Saints on Stage: Popular Hagiography in Post-WWII Italy
2. Hagiography and Educational Theatre
3. The Salesian teatrino: A School of Sanctity
4. Saints and Mass Media in Post-WWII Italy
5. The St Agnes Plays Published in Teatro delle giovani
GETULIA—How can an evil sinner like Procopio sentence you to death, you who are as beautiful as the morning star and purer than the sun?AGNES—(gently) How? Because this is Satan’s hour, the hour in which the Church was crucified, as in that holy Friday Jesus was crucified… […] But then the Master triumphantly rose, and the Church will rise again. She will emerge in the light; she will triumph through the centuries, her roots firmly anchored in Christ’s blood and in our blood.
AFRA: if you don’t relent by tomorrow, what you fear more than death, what happened to you the day before yesterday, will happen to you again. And it’ll destroy your illusions for ever.AGNES: Just like the other day, I’ll never fear anything, because the whole of me, body and soul, belongs to Christ. But rest assured: An angel has been watching over me. He’ll save the bride of the Lord.29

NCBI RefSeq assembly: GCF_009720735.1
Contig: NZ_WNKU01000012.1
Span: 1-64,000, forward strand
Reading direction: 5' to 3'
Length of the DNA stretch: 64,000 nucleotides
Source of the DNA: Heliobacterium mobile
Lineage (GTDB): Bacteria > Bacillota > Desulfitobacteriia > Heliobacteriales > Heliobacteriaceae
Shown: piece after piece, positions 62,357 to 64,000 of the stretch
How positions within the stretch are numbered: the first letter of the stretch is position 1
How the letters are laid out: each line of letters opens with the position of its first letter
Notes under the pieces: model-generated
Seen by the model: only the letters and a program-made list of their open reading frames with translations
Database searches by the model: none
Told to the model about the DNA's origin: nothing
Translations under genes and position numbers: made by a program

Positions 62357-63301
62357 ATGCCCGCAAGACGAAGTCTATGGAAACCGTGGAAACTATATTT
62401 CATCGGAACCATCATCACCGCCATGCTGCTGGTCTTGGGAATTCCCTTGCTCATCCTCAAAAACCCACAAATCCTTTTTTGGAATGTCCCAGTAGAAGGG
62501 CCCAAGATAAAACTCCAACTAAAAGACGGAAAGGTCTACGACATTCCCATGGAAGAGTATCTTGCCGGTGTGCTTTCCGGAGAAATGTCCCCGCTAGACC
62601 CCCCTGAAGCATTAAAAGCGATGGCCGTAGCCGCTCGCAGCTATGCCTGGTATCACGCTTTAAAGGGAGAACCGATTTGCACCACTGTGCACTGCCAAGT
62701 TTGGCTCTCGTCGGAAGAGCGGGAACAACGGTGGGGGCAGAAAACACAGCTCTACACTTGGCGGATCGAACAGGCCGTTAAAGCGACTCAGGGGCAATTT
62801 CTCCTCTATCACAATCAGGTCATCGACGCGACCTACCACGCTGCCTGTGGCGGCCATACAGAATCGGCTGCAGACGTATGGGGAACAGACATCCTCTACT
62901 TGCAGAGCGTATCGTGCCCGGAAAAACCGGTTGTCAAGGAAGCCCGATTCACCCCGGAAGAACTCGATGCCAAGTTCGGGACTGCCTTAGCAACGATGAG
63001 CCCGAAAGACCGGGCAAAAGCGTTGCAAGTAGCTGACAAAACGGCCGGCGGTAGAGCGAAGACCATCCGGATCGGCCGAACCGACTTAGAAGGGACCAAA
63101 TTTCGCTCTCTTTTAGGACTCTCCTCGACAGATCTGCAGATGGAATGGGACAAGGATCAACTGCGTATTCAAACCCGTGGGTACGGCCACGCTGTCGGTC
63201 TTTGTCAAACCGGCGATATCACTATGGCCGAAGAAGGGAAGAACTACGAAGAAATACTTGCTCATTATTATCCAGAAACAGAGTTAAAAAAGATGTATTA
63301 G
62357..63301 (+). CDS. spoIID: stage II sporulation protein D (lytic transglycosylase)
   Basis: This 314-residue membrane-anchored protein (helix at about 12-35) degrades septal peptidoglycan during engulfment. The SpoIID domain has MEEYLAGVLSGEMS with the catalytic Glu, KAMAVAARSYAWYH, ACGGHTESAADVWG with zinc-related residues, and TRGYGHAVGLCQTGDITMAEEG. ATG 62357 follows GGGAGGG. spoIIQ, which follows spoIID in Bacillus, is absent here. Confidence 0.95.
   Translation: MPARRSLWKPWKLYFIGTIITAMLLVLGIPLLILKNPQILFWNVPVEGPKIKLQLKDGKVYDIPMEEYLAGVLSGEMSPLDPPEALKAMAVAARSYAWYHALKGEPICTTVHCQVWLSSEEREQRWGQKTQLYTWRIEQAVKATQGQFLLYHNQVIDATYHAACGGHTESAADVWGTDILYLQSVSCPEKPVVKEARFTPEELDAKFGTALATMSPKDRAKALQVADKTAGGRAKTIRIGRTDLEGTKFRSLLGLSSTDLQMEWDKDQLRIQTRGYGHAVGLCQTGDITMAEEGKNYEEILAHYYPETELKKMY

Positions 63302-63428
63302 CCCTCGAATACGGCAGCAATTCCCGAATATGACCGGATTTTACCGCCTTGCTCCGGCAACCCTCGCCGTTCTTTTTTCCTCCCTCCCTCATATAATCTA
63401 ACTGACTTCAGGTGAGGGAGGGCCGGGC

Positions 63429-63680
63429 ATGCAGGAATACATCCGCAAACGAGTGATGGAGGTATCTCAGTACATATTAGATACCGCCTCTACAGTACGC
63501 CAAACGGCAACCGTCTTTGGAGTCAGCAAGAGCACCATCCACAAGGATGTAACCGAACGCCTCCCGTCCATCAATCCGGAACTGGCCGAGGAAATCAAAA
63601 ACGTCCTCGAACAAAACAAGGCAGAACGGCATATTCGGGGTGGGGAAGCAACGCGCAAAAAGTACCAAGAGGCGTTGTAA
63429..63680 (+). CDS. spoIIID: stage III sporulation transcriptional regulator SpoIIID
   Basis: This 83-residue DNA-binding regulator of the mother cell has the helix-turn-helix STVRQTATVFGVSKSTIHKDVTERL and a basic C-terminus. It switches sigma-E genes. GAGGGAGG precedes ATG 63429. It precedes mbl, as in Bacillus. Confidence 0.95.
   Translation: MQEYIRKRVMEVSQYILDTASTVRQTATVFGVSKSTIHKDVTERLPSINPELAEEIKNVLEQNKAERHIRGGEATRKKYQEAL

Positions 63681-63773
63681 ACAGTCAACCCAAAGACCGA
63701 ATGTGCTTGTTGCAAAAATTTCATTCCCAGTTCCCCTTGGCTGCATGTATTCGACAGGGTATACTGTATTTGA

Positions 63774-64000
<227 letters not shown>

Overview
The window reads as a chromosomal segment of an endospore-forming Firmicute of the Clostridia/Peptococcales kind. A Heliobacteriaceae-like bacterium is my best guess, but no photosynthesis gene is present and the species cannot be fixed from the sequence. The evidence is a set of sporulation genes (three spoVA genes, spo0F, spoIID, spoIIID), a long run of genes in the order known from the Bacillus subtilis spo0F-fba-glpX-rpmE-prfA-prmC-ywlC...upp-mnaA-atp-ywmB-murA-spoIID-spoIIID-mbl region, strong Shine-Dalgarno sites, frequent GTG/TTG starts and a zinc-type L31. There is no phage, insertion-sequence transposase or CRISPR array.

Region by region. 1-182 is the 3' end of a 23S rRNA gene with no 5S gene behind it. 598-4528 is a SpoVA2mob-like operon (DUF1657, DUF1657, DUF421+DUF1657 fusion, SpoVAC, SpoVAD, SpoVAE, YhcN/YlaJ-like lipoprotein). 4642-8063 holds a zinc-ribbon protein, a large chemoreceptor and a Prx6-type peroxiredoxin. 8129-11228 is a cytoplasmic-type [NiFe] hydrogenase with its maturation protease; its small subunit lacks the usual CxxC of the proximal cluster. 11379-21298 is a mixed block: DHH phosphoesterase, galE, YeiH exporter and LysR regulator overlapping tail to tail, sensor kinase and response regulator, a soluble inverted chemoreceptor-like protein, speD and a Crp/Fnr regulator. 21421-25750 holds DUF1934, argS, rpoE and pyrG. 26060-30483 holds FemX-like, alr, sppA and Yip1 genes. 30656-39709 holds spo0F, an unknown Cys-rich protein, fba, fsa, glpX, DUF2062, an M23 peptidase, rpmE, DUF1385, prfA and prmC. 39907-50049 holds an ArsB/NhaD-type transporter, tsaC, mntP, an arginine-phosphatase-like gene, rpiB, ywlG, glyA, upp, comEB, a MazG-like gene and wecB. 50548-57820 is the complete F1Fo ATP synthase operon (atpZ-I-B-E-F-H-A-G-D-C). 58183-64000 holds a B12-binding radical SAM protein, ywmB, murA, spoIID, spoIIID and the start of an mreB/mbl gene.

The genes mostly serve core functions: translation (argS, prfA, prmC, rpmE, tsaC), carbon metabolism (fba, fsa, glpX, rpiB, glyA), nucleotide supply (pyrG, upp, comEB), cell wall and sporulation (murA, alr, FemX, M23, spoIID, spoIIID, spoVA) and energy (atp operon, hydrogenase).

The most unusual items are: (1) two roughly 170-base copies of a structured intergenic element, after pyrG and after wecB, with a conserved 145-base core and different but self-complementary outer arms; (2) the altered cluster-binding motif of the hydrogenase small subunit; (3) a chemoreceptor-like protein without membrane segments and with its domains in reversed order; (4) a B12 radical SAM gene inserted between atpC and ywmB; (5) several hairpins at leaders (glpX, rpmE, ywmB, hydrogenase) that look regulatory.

6. The Domenico Savio Plays Published in Teatro dei giovani
SUPERVISOR: To each his own ideas. In my opinion, the workers’ heaven is here and not up in the clouds. A good job, a good salary, that’s all we ask.FOX: And when you die?SUPERVISOR: Then heaven will be finished for us but will start for our children, if we are able to defend our rights against the lies of capitalism.FOX: Yes, but where will you go, after you die?SUPERVISOR: What? You don’t know where dead people go after a funeral? Under ground.FOX: Yes, the body. But the soul goes to heaven or hell!SUPERVISOR: That’s what priests say. They want to keep us quiet—with the lies of capitalists. Women and children might still believe that but we… we’re not fools. We don’t take that bait.
7. Conclusions: The Voice of the Saints in Salesian Theatre
Conflicts of Interest
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St Rosalia and St Agata, for example, protected the Sicilian cities of Palermo and Catania from the plague and the eruptions from Mt Etna. St Rosalia has more recently also been invoked for protection against Covid-19 (Tondo 2020). For lost objects one prays to St Anthony, while Blaise is the saint who may help a sore throat.